* [The researches of Pfeffer 
( ; Unters. aus d. Bot. Institut zu 
Tubingen,' vol. i., 1885, p. 48; >) on 

the sensitiveness of various organs to 
contact show that the conclusions as 
to the sensitiveness of Drosera cannot 
be maintained in their present form 
(see p. 24). 

Pfeffer shows, both in the case of 
the tendrils of climbing plants, and 
also in that of the tentacles of 
Drosera, that uniform pressure has 
no stimulating action : the effect 
which is ascribed simply to contact 
is in reality due to unequal compres- 
sion of closely neighbouring points. 
Tendrils which move after having 
been rubbed with a light stick fail 
to be stimulated when they are 
rubbed with a glass rod coated with 
gelatine. The gelatine has the same 
uniformity of action as drops of 
water failing on the tendril, which 
are known to produce no effect. If 
the gelatine is sprinkled with tine 
particles of sand, or if the water 
holds particles of clay in suspension, 
stimulation results. Analogous ex- 
periments were made on Drosera 
(p. 51 1). It was found impossible to 
produce movement of the tentacles 



by rubbing the glands with a surface 
of mercury, whereas by rubbing or 
repeated touches with solid bodies 
movement is called forth. Other 
experiments of Pfeffer's show con- 
clusively that continuous uniform 
pressure has no stimulating effect. 
He placed small globules of glass onr 
the glands, and convinced himself 
that, by examination with a lens, 
that contact was affected. Some of 
the tentacles moved, but the majority 
showed no movement, as long as the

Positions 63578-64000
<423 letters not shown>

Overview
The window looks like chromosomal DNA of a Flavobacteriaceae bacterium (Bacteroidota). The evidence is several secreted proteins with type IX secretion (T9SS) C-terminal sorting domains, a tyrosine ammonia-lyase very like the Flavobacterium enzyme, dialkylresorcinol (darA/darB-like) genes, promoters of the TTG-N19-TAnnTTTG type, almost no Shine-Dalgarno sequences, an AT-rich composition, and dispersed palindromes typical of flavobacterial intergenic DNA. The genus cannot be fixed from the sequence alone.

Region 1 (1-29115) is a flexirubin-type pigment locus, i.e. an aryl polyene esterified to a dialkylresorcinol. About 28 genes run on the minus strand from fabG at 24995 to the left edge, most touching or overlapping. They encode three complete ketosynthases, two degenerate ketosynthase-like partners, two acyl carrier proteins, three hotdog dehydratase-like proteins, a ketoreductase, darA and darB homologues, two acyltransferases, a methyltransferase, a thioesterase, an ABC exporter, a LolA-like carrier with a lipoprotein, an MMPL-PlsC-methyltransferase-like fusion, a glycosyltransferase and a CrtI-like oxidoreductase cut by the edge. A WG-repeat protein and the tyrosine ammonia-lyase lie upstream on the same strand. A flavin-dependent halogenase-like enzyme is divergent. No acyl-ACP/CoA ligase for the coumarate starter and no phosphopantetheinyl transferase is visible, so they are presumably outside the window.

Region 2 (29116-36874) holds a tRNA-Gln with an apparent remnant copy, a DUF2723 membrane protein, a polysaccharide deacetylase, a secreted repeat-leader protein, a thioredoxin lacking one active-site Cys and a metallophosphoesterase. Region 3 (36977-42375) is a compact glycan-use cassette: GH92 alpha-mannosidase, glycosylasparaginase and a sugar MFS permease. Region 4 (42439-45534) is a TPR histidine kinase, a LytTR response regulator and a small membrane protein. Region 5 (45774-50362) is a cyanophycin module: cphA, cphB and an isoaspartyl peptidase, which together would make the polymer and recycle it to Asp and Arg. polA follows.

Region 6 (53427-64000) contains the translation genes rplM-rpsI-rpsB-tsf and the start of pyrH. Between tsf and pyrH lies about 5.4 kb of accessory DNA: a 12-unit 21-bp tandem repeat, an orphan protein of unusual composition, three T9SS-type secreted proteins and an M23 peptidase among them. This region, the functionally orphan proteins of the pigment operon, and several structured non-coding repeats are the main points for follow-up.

plants were so placed that no vibration 

from the tahle or floor could reach 
them. When they were exposed to 
vibration, and when, therefore, the 
glass globules must have rubbed 
against or jarred the gland, the 
tentacles moved. The results de- 
tailed above in the text must pre- 
sumably be set down to the same 
cause, namely, the vibration of the 
table and floor. The sensitiveness of 
Drosera, therefore, by no means ceases 
to be astonishing. Instead of believ- 
ing in movements caused by the 
steady pressure of very small weights,, 
we set down the results as being due- 
to the jarring of the gland by these 
same minute bodies. — F. I).] 



Chap. II.] INFLECTION INDIRECTLY CAUSED. 1?> 



< 



I 



The movement as seen through a lens resembled that of the 
hand of a largo clock. In 5 in. it had moved through 90°, 
and when I looked again after 10 m., the particle had reached 
the centre of the leaf; so that the whole movement was 
completed in less than 17 m. 30 s. In the course of some 
hours this minute bit of meat, from having been brought into 
contact with some of the glands of the central disc, acted 
centrifugally on the outer tentacles, which all became closely 
inflected. Fragments of flies were placed on the glands of 
four of the outer tentacles, extended in the same plane with 
that of the blade, and three of these fragments were carried 



in 35 m. through an anode of 180° to the centre. The 
fragment on the fourth tentacle was very minute, and it 
was not carried to the centre until 3 hrs. had elapsed. In 
three other cases minute flies or portions of larger ones 
were carried to the centre in 1 hr. 30 s. In these seven 
cases, the fragments or small flies, which had been carried 
by a single tentacle to the central glands, were well em- 
braced by the other tentacles after an interval of from 4 to 
10 hrs. 

I also placed in the manner just described six small balls 
of writing paper (rolled up by the aid of pincers, so that 
they were not touched by my fingers) on the glands of six 
exterior tentacles on distinct leaves; three of these were 
carried to the centre in about 1 hr., and the other three in 
rather more than 4 hrs. ; but after 24 hrs. onlv two of the 
six balls were well embraced by the oth<r tentacles. It is 
possible that the secretion may have dissolved a trace of 
glue or animalised matter from the balls of paper. Four 
i particles of coal-cinder were then placed on the glands of 

1 four exterior tentacles; one of these reached the centre in 

3 hrs. 40 m. ; the second in 9 hrs. ; the third within 24 hrs., 
but had moved only part of the way in 9 hrs. ; whilst the 
fourth moved only a very short distance in 24 hrs., and 
never moved any farther. Of the above three bits of cinder 
which were ultimately carried to the centre, one alono was